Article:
As one of oldest cities in the world, Hanoi certainly has its own way to stand out from fellow Southeast Asian cities. Its rich culture is reflected on one of the most ancient historical sites: the Imperial Citadel of Thang Long. In this article, we will walk you through the best architectural and cultural patterns of this phenomenal site, which earned it the title of UNESCO World Cultural Heritage Site.
I. History of the Imperial Citadel of Thang Long
The origin of the Citadel dates back to the 7th century, when its very first foundation was set up. Vietnam was under Chinese invasion at the time, and a Chinese fortress was said to be built in the area. In 1010, King Ly Thai To moved the capital from Hoa Lu (Ninh Binh) to Dai La (former name of Hanoi) and renamed it Thang Long. The Citadel was built in the same place, over the top of the torn-down fortress. From then on, the Citadel had remained the center of regional political power for 13 consecutive centuries.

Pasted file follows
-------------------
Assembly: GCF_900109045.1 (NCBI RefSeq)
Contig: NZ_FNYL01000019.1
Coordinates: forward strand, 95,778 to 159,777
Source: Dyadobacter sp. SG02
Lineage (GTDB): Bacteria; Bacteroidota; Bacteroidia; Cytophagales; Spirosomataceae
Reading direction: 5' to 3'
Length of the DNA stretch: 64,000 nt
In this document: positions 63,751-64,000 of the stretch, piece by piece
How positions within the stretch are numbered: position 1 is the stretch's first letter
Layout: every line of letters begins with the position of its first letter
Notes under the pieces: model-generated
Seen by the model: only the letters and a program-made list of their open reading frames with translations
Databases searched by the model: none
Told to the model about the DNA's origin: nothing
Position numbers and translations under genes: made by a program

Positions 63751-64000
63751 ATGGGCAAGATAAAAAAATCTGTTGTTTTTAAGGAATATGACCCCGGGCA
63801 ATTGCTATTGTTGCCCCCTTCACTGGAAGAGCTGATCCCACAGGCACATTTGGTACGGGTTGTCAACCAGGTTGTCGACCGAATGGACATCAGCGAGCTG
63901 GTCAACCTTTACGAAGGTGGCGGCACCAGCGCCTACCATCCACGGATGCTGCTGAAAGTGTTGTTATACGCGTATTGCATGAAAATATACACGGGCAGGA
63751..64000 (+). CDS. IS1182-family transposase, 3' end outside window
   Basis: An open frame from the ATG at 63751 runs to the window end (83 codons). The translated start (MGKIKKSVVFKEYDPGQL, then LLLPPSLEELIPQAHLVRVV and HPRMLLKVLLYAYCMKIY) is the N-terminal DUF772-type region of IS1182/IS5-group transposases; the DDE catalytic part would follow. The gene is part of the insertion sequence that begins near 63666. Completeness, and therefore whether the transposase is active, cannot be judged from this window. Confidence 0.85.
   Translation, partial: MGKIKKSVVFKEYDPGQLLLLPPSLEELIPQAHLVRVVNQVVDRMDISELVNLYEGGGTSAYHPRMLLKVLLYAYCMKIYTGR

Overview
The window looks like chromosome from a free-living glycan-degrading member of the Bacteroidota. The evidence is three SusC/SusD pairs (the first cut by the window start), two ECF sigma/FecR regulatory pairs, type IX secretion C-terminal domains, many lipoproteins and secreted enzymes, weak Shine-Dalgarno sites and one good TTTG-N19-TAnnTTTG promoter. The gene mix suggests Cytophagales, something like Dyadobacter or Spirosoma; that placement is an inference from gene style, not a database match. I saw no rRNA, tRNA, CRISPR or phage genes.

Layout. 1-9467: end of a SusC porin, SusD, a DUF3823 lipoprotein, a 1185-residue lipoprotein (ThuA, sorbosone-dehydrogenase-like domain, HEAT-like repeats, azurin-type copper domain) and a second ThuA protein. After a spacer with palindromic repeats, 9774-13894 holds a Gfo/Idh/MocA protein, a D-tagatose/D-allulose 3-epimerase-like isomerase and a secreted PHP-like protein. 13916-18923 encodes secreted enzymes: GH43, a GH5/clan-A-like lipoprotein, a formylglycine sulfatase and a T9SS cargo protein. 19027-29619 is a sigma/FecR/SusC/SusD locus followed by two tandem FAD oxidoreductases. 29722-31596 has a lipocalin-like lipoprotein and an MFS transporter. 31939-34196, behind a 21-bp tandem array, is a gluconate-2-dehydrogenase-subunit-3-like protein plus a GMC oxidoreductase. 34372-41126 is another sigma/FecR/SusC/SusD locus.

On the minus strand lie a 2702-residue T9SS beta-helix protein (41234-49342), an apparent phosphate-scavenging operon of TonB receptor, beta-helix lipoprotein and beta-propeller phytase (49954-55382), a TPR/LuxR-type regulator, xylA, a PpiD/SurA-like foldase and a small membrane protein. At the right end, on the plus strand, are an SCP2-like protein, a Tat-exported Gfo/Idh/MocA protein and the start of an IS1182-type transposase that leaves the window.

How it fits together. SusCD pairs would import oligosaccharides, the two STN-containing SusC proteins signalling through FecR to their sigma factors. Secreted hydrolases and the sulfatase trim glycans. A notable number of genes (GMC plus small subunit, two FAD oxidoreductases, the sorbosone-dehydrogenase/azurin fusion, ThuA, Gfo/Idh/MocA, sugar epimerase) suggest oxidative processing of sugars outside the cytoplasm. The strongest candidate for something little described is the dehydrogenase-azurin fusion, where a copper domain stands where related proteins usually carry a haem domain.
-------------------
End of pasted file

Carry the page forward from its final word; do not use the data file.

The Imperial Citadel was expanded under Tran, Le and Nguyen Dynasty, with several occasions of major destruction by war. It remained the seat of the Vietnamese Court until 1810, when Emperor Quang Trung moved the capital from Thang Long to Phu Xuan (now known as the Imperial City of Hue), and Thang Long was no longer the capital of the country.